Agencies monitoring Hawaii wastewater for COVID-19 | News, sports, jobs
Agencies monitoring Hawaii wastewater for COVID-19 |  News, sports, jobs

Agencies monitoring Hawaii wastewater for COVID-19 | News, sports, jobs

HONOLULU (AP) – Federal authorities have begun monitoring Hawaii’s wastewater for COVID-19, while the state expects their own monitoring program to be fully operational this summer, officials said.

The U.S. Centers for Disease Control and Prevention has tested the islands as part of their national wastewater monitoring system, the Honolulu Star-Advertiser reported.

The agency posts wastewater data on its COVID Data Tracker website, indicated by dots on a US map. Data from Hawaii is not yet included due to “a technical error is resolved with how the points appear on the map,” said CDC spokesman Nick Spinelli.

The agency said it would also display data from the Hawaii Department of Health when the state is able to submit its own numbers.

More than 30 states have been funded to participate in the CDC program, but some are still getting their fundraising efforts up and running.

Several problems delayed Hawaii’s early plans to set up its own nationwide surveillance program.

The state faced a six-month wait for shipment of sample collection machines, which were backordered due to high demand.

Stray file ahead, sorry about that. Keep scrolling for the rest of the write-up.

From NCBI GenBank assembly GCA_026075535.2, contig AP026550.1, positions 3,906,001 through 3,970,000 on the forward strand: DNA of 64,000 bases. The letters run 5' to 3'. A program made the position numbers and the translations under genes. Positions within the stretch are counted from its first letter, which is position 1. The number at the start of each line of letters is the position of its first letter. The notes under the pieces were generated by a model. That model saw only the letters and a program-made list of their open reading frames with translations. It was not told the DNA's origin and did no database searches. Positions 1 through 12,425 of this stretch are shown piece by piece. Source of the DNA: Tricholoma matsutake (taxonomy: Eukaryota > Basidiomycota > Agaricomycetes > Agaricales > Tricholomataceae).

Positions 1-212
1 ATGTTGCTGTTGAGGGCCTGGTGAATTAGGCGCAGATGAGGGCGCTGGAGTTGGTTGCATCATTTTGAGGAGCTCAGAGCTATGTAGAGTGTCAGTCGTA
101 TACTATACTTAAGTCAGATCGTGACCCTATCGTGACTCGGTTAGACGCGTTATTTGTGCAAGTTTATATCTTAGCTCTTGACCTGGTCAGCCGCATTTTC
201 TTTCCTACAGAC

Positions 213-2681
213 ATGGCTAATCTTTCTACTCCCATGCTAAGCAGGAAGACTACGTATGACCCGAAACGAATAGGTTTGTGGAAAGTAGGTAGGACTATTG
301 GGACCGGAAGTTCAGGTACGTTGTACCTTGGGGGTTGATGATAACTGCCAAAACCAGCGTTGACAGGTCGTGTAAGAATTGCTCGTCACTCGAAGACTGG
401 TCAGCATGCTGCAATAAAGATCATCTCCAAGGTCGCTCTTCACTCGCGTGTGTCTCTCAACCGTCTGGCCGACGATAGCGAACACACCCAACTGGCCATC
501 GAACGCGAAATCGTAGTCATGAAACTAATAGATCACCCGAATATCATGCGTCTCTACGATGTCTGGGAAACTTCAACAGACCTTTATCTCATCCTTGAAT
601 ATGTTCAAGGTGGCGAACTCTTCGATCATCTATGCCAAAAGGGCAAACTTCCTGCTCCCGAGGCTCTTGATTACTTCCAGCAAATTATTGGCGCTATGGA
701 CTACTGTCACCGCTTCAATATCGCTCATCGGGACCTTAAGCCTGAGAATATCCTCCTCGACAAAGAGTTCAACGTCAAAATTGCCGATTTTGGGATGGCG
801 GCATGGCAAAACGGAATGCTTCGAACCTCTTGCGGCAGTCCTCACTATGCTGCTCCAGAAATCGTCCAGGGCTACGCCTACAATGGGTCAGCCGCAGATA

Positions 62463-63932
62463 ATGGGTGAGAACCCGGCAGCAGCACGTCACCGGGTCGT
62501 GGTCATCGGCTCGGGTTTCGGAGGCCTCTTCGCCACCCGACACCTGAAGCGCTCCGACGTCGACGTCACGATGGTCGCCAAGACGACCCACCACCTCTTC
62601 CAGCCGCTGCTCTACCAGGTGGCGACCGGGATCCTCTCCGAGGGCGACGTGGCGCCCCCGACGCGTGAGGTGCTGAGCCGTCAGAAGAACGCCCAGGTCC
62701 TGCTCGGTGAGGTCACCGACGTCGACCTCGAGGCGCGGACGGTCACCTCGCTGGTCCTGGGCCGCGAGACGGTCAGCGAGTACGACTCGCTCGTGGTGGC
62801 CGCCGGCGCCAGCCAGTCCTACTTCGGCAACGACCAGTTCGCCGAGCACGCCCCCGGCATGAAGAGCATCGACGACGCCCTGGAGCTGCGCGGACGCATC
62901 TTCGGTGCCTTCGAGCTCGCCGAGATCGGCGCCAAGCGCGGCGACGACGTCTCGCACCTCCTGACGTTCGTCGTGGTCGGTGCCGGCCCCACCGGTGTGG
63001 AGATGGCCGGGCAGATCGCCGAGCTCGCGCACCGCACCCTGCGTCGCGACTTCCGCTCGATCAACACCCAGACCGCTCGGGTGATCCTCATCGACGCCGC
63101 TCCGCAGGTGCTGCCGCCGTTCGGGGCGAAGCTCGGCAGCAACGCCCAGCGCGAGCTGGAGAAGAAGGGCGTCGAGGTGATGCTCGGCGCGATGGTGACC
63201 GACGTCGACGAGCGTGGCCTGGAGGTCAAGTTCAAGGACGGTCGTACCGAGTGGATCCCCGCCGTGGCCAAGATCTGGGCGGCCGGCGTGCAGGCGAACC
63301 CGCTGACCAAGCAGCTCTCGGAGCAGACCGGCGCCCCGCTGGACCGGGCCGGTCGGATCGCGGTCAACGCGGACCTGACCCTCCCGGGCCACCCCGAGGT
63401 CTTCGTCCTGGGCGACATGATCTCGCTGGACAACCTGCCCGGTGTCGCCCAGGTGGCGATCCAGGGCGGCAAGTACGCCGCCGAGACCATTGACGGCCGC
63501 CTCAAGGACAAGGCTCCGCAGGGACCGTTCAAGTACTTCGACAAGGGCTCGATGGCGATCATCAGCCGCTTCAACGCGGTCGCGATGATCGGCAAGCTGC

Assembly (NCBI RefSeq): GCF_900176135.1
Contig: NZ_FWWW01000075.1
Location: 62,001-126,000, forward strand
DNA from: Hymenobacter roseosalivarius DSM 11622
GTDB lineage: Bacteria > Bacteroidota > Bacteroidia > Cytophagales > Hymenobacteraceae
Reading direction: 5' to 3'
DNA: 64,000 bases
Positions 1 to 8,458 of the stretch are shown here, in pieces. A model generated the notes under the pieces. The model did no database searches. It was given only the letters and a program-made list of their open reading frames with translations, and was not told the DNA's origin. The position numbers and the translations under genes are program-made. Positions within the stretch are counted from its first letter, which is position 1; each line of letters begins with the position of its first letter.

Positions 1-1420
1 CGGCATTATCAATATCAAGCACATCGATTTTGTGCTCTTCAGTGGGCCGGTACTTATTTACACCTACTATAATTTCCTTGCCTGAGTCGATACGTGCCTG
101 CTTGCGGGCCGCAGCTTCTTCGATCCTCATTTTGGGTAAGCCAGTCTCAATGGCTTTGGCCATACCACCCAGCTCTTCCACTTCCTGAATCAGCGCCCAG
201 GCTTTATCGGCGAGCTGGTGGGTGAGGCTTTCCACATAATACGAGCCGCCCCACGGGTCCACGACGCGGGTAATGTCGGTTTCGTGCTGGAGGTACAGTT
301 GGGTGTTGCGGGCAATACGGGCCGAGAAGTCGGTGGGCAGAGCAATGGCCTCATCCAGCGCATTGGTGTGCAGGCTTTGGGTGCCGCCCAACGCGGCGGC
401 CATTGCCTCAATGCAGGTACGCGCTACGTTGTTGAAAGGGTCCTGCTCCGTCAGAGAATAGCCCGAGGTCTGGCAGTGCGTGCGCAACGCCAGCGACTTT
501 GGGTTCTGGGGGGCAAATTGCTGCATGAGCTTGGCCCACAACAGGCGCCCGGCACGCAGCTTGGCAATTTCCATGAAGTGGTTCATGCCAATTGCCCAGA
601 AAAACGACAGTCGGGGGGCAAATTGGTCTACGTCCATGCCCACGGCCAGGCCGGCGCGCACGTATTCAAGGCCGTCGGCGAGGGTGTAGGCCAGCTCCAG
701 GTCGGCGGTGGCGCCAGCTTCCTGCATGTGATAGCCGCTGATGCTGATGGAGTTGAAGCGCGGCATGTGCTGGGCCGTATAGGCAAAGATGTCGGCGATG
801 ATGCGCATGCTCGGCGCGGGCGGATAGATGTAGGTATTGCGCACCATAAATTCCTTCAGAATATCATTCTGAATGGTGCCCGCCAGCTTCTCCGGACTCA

Federal funds paid for the surveillance equipment at a cost of about $ 100,000. The equipment is now in place, as are protocols.

It also took months to approve a new staff position for a wastewater microbiologist, said Edward Desmond, administrator of the Department of Health’s State Laboratories Division.

The CDC says that many people infected with COVID-19 excrete viral ribonucleic acid or RNA in their feces, even though they are asymptomatic. This means that wastewater provides an overall snapshot of what is going on in a community, whether people have developed symptoms or have been tested.

An increase in the level of coronavirus in wastewater gives about a week’s notice of where the case counts are going, according to Natalie Exum, assistant scientist in environmental health and engineering at the Johns Hopkins Bloomberg School of Public Health in Baltimore.

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